The article focuses on the case of Italian psychologists in order to examine how internship is connected to precarity. In this case, unpaid training enjoys strong legitimacy as it is imposed by the law and represents the prerequisite for the profession. The article investigates the institutionalization of unpaid training and its consequences for the development of the psychologists’ professional profile. It also examines the consequences of this institutionalization for the profession, arguing that both top-down and bottom-up incentives for change are absent. Precarious psychologists find it very difficult to exert voice or ally for political action, whereas employers enjoy free labor force while carrying no responsibility for their working conditions or career development. The article concludes by contributing to the wider debate on training-precarity nexus, which is crucial as the divide between work and training is more and more blurred.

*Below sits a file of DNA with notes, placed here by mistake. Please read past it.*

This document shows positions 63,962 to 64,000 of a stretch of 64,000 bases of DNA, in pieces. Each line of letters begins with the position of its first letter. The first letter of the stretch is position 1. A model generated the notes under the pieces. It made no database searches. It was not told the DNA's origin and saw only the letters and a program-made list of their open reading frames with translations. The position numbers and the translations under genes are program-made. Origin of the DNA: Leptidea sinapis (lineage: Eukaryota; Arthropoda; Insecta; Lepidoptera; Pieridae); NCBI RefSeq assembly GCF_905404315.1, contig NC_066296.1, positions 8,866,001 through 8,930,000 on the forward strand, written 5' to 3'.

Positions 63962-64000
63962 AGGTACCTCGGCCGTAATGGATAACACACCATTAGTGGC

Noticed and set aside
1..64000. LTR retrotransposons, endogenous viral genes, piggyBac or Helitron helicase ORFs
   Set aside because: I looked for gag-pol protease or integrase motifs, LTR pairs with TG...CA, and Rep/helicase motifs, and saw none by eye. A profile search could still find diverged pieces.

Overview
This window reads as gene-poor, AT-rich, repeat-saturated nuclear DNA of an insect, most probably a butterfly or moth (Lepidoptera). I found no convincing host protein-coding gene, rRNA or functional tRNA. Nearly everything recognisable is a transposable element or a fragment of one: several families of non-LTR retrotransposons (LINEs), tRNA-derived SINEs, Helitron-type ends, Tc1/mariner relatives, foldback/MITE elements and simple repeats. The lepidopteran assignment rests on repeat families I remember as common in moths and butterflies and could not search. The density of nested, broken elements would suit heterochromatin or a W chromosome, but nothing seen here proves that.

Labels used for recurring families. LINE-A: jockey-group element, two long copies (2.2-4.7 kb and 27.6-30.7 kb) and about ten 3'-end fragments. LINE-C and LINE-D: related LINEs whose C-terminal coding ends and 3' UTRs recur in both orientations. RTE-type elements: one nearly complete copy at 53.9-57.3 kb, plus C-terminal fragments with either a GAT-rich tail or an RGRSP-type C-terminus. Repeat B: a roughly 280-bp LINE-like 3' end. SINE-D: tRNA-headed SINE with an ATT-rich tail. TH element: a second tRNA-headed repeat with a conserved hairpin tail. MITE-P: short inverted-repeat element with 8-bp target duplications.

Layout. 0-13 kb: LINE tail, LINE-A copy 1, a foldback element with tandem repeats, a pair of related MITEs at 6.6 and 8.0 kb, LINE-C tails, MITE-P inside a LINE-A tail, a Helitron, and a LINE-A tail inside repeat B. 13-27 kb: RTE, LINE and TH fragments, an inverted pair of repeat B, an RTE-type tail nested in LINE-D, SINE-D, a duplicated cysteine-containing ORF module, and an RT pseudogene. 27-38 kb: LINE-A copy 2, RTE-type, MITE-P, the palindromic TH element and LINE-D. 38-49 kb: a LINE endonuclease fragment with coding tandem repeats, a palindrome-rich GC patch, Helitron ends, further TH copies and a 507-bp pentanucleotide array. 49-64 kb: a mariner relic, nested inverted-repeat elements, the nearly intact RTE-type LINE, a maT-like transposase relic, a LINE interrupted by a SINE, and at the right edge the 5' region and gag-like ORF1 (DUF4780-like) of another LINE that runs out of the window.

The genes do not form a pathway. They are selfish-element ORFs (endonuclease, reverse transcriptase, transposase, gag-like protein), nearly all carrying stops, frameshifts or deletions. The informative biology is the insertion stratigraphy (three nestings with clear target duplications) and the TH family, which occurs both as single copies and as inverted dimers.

Keywords: Precarity, internship, unpaid training, free work, psychotherapists, political action